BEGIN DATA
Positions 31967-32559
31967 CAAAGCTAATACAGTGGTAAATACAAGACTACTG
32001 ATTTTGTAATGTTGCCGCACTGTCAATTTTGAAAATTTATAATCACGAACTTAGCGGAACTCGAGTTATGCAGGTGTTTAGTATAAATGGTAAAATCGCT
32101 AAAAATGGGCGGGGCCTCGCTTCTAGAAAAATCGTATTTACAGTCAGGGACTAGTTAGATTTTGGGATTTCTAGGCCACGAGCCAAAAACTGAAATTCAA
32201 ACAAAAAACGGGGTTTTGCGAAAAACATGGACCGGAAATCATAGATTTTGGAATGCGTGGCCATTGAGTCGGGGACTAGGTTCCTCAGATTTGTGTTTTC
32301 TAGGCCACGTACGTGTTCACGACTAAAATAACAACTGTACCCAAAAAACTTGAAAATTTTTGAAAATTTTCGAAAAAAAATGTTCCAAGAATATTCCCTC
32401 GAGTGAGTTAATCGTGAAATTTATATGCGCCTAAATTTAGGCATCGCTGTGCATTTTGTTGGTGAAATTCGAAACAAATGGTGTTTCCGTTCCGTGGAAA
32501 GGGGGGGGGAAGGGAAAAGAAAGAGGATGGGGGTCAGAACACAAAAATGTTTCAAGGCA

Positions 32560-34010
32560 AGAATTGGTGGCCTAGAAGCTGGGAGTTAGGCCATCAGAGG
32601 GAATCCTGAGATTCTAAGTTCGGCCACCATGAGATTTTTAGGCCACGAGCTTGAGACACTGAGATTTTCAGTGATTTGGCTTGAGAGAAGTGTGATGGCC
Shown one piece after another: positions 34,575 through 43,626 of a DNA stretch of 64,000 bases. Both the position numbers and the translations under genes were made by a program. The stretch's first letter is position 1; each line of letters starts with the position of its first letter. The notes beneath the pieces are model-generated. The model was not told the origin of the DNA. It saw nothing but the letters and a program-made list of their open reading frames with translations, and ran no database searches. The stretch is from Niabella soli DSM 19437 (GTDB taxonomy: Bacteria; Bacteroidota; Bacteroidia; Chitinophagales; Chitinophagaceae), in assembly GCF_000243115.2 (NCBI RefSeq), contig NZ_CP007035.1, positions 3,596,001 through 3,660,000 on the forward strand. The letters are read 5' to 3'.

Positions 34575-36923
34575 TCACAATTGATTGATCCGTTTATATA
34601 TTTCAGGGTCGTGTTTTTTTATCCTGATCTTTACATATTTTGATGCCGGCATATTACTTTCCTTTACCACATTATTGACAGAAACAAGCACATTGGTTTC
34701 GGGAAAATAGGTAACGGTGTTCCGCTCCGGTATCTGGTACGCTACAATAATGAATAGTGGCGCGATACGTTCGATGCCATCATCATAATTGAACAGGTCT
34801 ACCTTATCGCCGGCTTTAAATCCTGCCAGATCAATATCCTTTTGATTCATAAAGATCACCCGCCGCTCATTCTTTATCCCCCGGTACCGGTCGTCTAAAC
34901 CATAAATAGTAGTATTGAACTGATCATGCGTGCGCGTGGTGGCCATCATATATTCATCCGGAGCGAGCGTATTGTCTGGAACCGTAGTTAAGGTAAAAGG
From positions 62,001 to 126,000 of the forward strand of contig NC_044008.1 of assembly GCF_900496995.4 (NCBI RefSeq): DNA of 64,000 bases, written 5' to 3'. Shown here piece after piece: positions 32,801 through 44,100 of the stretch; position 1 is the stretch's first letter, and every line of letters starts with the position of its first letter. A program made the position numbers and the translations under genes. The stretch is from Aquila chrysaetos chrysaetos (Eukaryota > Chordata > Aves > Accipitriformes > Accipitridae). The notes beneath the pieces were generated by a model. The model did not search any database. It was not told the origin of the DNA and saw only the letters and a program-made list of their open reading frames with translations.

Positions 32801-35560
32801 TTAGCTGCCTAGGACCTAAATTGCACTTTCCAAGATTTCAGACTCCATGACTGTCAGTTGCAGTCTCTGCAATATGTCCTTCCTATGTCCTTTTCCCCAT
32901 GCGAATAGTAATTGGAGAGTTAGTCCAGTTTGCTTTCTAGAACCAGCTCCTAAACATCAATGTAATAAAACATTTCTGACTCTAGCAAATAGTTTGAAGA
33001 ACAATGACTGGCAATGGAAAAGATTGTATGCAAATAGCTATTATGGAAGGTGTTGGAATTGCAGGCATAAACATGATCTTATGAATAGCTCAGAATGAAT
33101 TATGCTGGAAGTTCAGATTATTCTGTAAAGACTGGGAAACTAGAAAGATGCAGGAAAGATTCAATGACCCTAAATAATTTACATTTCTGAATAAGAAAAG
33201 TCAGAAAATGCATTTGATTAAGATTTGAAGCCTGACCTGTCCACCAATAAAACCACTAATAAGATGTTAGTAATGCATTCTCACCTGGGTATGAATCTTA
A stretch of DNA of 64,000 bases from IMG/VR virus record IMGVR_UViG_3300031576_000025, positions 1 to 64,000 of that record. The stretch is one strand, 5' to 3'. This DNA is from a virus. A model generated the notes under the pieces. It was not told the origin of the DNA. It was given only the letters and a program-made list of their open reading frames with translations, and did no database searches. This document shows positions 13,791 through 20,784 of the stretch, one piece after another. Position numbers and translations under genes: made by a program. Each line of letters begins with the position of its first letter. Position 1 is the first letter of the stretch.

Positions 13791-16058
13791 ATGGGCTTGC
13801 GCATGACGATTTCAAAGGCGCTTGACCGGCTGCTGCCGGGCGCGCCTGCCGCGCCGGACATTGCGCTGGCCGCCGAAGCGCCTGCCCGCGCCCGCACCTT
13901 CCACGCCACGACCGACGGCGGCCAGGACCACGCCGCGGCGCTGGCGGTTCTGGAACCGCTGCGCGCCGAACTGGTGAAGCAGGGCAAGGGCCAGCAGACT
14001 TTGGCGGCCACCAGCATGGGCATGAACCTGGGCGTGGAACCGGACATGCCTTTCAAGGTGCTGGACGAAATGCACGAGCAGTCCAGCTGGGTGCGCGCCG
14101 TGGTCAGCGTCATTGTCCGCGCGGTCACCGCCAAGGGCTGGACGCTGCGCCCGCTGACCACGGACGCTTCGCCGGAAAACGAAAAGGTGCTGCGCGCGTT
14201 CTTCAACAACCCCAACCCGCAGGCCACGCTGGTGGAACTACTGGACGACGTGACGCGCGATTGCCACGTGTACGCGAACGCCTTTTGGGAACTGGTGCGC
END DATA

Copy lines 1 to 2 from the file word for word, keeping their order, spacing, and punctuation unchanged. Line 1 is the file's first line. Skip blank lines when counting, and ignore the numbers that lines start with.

Positions 31967-32559
31967 CAAAGCTAATACAGTGGTAAATACAAGACTACTG